Partial ceiling collapse forces shutdown of Multnomah County-funded shelter that has only been open one year.

PORTLAND TRIBUNE: JONATHAN HOUSE - Oregon Gov. Kate Brown (left)  toured the Human Solutions shelter with Multnomah County Chair Deborah Kafoury (right) on Dec. 28, 2017.Multnomah County and nonprofit Human Solutions are shutting down the largest homeless family shelter in the area because of safety concerns with the building.

It is unclear when or even whether the shelter will reopen.

The shelter is located in a renovated strip club and restaurant at 16015 S.E. Stark St. It opened in February 2016 and was expected to operate for six years and then be replaced by affordable housing.

Instead, a leaky roof caused a partial ceiling collapse Wednesday, prompting the decision to suspend operations there. Human Solution, which operates the shelter, will assess the building to determine its viability.

The decision was announced Thursday morning by Multnomah County Chair Deborah Kafoury and Commissioner Lori Stegmann, who represents the district where the selter is located.

The Multnomah County Commission agreed in October 2015 to help Human Solutions purchase and renovate the building as a temporary home for the county's first year-round 24-hour family shelter., through its Department of County Human Services, invested nearly $700,000 in the shelter, including a $300,000 loan toward Human Solutions' down payment and nearly $400,000 for renovations.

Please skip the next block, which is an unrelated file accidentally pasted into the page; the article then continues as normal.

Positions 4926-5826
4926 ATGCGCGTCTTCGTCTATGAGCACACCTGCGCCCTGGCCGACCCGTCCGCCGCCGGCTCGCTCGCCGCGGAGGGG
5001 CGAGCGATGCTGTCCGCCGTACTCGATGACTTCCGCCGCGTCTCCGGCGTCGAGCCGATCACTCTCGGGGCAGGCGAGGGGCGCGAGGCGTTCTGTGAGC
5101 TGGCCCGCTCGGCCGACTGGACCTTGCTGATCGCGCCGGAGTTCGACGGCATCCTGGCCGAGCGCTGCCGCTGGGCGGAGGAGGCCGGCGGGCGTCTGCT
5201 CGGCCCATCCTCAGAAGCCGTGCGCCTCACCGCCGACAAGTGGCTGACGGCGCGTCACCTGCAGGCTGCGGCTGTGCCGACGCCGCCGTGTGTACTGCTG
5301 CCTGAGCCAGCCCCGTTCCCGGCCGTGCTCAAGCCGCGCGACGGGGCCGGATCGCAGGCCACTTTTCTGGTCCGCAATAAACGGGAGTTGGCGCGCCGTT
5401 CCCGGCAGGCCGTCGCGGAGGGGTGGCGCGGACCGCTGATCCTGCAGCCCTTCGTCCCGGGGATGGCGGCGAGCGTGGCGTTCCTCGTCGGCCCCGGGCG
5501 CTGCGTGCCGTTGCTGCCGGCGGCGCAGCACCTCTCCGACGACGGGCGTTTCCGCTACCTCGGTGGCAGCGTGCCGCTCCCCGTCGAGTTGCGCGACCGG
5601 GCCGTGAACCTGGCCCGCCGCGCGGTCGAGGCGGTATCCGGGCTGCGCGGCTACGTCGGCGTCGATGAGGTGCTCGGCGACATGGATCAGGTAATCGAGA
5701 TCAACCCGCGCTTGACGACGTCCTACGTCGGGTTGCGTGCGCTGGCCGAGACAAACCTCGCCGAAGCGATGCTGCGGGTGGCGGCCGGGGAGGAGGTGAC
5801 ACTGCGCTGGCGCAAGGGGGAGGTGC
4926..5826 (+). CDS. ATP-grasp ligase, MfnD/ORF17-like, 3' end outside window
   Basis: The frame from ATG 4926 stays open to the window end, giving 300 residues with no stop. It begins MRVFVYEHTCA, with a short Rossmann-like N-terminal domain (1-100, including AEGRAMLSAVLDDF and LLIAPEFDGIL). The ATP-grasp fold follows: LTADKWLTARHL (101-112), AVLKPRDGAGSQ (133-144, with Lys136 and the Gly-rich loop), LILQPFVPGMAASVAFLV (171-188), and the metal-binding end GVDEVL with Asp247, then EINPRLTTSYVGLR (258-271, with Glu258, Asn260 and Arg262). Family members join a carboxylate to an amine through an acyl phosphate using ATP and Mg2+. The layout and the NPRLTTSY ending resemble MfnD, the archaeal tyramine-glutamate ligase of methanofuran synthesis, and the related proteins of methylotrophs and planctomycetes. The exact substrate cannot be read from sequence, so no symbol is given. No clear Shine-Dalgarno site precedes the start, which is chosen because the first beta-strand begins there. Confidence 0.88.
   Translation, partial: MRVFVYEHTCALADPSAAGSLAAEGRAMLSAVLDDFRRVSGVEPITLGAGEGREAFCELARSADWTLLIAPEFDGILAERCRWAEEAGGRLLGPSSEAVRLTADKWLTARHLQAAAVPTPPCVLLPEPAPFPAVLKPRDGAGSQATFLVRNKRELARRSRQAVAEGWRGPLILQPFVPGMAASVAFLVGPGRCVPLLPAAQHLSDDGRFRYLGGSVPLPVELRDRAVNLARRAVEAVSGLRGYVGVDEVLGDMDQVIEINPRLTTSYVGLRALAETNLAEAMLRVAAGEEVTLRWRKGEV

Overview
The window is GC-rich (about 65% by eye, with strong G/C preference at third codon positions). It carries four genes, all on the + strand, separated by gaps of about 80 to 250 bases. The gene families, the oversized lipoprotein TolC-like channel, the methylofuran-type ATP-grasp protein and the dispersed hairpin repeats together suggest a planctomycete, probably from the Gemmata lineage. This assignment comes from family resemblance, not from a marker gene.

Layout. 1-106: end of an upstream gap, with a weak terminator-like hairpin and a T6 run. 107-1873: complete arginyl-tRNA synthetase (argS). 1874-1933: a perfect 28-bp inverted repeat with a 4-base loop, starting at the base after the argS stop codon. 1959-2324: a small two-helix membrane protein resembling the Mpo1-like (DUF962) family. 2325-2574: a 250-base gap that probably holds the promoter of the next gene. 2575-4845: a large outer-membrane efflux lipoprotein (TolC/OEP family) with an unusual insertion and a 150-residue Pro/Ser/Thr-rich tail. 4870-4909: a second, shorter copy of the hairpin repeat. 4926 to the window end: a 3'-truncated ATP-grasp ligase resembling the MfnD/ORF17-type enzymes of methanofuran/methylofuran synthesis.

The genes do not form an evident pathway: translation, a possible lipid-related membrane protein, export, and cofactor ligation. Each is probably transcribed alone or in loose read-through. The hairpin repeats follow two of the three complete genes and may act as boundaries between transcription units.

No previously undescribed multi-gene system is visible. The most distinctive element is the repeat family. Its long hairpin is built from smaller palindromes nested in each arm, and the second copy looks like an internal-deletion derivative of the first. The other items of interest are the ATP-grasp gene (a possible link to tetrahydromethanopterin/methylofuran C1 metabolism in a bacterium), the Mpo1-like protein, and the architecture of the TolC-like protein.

Oregon Gov. Kate Brown toured the shelter in late December. She held a press conference there to announce she would seek $5 million in additional funding for homeless families from the Oregon Legislature, including $2.5 million for those in Multnomah County.

The 100 children and adults staying in the shelter are being relocated to the Freedom Foursquare Church, which is across the street. It is often used for shelter during severe weather. Multnomah County's emergency management department assisted the move by providing additional mats and blankets.

Kafoury also called for a general review of shelter facilities in the family system managed by the city-county Joint Office of Homeless Services. That review will join ongoing planning around the next steps for the shelter system after two years of record capacity growth.

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